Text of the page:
As part of its efforts, CBP made use of on-site visits, as in the days of its “jump teams,” who had been used to investigate transshipments during the hay days of the textile and apparel quota regime in the 1990s and early 2000s.

The facts developed showed that there was no doubt of evasion. These include, inter alia:
  1. Foreign market research and physical inspection of the facilities of a small group of Malaysian manufacturers that were claimed to be the manufacturing locations revealed vacant lots, non-existent addresses, or activity that had nothing to do with wire coat hanger production (e.g., plastic household goods, radiator repair shop, rubber and latex glove making). In short, the on-site visits revealed no wire hanger production at any of the addresses.

  2. Detailed importer responses to CF28 Requests for Information from 5 of the 8 importers (3 did not respond) purported to show a wealth of data, complete with photos in the case of 4 companies, about physical facilities, personnel, production plant and equipment, production records, electricity bills. Apparently all of this information was bogus.

  3. Electricity bills that purported to support production by the putative companies were shown to be false. The corporate ownerships revealed patterns of ownership between the Chinese owners of Chinese factories.

  4. Financial records and filings with the Malaysian government showed little or no activity by the companies. Two of the companies had filed documents with the Malaysian government that they were dormant, had never commenced business operations and had never engaged in foreign currency transactions. They reported identical assets—cash on hand of the equivalent of US$0.45. Yet these two companies had supposedly exported, on a combined basis, 335 shipments in 2015 and a further 89 shipments in the first quarter of 2016.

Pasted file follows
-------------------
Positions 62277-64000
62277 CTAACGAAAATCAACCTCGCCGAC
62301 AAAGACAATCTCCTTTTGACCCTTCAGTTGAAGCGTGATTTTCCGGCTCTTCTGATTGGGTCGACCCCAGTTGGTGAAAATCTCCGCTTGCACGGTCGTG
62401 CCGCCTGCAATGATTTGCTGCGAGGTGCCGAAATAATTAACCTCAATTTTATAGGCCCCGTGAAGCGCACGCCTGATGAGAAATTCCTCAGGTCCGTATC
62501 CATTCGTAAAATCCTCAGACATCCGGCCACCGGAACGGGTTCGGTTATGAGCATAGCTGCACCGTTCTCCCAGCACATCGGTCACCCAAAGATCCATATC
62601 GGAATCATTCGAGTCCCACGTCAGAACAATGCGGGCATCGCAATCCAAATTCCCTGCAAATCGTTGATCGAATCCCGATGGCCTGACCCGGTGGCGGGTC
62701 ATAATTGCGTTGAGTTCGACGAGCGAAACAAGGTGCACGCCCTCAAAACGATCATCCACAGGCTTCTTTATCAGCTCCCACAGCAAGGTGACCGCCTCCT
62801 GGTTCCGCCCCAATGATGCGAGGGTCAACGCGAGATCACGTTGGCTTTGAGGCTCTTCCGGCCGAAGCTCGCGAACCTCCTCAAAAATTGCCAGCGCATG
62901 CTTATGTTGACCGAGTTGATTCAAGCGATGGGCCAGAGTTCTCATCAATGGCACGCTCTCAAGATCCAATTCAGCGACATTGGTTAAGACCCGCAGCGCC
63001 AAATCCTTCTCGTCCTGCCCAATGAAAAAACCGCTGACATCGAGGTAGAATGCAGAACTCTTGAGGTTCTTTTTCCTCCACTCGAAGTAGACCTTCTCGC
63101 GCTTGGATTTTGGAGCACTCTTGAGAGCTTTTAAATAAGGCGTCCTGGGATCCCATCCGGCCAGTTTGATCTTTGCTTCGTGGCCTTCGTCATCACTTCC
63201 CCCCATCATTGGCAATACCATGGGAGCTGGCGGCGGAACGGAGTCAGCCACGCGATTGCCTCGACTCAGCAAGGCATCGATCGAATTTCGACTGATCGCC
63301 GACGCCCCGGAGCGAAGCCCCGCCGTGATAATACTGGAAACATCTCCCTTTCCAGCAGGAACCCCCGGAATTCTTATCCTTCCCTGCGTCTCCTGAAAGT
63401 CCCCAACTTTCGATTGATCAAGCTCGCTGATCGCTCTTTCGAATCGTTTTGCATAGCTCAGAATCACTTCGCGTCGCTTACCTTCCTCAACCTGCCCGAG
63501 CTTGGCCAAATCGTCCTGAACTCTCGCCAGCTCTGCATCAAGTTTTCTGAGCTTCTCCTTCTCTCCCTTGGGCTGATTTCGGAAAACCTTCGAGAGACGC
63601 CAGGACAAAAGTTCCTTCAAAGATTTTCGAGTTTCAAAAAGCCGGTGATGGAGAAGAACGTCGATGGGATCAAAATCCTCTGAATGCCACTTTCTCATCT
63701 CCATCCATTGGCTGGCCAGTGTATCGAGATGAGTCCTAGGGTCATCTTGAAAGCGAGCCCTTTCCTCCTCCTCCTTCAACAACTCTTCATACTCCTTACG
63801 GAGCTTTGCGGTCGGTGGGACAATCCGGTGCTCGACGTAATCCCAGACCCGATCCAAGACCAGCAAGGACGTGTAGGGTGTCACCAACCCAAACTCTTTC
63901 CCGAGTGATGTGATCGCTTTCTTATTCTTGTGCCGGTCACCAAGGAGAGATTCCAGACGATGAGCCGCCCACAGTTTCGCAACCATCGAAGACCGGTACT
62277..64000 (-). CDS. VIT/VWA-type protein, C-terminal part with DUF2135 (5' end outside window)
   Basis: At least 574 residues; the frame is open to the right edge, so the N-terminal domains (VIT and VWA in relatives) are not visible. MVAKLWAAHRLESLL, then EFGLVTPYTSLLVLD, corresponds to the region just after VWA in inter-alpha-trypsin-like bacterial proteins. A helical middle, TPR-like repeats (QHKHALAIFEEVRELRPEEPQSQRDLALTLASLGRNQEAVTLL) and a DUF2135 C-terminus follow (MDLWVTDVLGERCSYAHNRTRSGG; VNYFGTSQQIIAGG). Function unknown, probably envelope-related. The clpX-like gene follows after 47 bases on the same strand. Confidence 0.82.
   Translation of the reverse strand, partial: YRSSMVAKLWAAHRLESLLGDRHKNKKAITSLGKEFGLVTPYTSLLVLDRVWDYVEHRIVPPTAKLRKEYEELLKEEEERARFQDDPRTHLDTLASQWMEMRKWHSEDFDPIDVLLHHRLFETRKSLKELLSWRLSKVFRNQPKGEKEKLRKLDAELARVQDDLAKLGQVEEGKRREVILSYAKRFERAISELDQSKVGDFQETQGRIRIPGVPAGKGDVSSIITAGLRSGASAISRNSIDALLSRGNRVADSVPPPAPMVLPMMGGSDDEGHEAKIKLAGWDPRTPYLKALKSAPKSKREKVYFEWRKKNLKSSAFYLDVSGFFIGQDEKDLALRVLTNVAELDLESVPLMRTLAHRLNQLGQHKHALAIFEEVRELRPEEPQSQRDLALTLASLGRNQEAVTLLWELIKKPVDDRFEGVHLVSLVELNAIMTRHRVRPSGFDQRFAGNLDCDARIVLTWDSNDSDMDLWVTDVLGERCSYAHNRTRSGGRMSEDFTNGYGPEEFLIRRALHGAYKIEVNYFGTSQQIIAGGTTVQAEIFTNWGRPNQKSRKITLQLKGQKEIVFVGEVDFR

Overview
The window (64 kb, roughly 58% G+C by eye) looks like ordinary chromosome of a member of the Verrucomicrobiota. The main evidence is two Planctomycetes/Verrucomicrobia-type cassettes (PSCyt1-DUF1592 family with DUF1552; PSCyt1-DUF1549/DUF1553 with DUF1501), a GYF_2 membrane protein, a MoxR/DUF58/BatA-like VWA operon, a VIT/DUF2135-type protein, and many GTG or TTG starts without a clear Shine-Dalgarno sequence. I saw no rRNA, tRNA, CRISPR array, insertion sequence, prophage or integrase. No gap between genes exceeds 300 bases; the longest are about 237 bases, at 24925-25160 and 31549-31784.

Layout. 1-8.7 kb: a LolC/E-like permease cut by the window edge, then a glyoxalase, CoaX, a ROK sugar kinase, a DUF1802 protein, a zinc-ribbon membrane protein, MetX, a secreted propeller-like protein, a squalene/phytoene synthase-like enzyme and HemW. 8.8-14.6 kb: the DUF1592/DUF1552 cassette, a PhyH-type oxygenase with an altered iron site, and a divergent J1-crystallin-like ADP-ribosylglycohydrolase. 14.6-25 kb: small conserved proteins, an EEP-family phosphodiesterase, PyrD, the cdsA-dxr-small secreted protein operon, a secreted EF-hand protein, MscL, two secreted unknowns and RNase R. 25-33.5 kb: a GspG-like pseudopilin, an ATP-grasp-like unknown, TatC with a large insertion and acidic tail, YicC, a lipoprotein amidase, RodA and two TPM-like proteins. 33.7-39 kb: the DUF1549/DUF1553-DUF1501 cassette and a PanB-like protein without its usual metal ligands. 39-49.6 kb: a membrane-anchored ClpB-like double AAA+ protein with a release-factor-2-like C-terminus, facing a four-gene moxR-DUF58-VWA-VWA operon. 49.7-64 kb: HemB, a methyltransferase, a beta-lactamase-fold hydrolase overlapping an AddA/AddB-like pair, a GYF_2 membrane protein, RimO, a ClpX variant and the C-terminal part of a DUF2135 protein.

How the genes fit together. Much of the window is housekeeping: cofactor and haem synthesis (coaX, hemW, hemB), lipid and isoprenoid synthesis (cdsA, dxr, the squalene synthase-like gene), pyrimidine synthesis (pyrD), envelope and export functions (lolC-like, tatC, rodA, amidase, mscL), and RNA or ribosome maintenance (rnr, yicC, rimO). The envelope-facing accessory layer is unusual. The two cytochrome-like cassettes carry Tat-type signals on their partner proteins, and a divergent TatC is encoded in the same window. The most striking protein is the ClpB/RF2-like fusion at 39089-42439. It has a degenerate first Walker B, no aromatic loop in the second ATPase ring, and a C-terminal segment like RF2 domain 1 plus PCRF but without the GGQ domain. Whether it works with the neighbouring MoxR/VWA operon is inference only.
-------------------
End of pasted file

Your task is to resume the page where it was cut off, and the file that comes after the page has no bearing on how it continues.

5. There was a link between one of the importers and a Chinese company that had been found in an earlier investigation to have evaded duties by transshipping via Thailand.

  6. One of the importers had a non-existent address in the U.S.
My reaction: wait for the civil and criminal penalty cases!


There has been much criticism about the onerous nature of the trade remedy regime. And we can be sympathetic to some or indeed many importer complaints about that administrative process. But there can be no denying that there has been evasion of trade remedy Orders. The EAPA will prove to be an effective means of thwarting those illicit endeavors.


1. Issued under 19 USC § 1763e or 19 USC § 1671e, respectively.

2. Neville, “Trade Facilitation and Trade Enforcement Act of 2015,”27 JOIT No. 5 at 22 (May, 2016).

3. Pub. L. 114-125, Act of Feb. 24, 2016.

4. The title is referred to as the “Enforce And Protect Act” (EAPA).

5. 19 USC § 1517 (a) (3), with the regulations contained at 19 CFR §§ 165.1et seq.

6. 19 USC § 1517 (a) (5) (A).

7. 19 USC § 1517 (a) (5) (B) (i). In the face of clerical error, covered merchandise that was entered without payment of duty due to clerical error will still be amenable to the payment of any duties that are applicable. 19 USC § 1517 (a) (5) (B) (iv).

8. 19 USC § 1517 (a) (5) (B) (ii).

9. 19 USC §§ 1517 (b) (2) and (3).

10. 19 USC 1517 § (b) (7).

11. Now classed as a Directorate, the office was established pursuant to Section 411 of the EAPA, codified at 19 USC § 4371.

12. 19 USC § 1516a (2) (vi) by virtue of 19 USC § 1517 (b) (4) (D).

13. 19 USC § 1517 (b) (5), 19 CFR § 165.13 (b).

14. 19 USC § 1677e (b), 19 CFR § 351.308.

15. 19 USC § 1517 (c) (3), 19 CFR § 165.6.

16. 19 USC § 1517 (c) (1). In the case of extraordinary complications, this can be extended for a further 60 calendar days. Subsection (c) (2).

17. 19 USC § 1517 (d).

18. 19 USC § 1517 (e).

19. 19 USC § 1517 (f), 19 CFR §§ 165.41-.47.

20. 19 USC § 1517 (g).

21. Notice of Initiation of Investigation and Interim Measures Taken as to Certain Importers of Wire Hangers from Malaysia Concerning Evasion of the Antidumping Order on Garment Hangers from the People’s Republic of China, Consol. Case No. 7191 (August 1, 2017) available at https://www.cbp.gov/newsroom/national-media-release/us-customs-and-border-protection-exercises-eapa-authority-launches. An earlier investigation had found transshipment of wire coat hangers through Thailand.

22. Notice, 73 Fed. Reg. 58111 (Oct. 6, 2008).